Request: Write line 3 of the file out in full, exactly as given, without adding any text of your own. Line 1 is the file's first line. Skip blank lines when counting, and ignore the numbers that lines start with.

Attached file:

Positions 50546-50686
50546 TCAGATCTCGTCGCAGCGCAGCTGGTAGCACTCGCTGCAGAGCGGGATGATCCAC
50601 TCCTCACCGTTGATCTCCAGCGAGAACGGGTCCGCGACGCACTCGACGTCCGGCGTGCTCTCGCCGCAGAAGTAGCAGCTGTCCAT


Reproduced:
50601 TCCTCACCGTTGATCTCCAGCGAGAACGGGTCCGCGACGCACTCGACGTCCGGCGTGCTCTCGCCGCAGAAGTAGCAGCTGTCCAT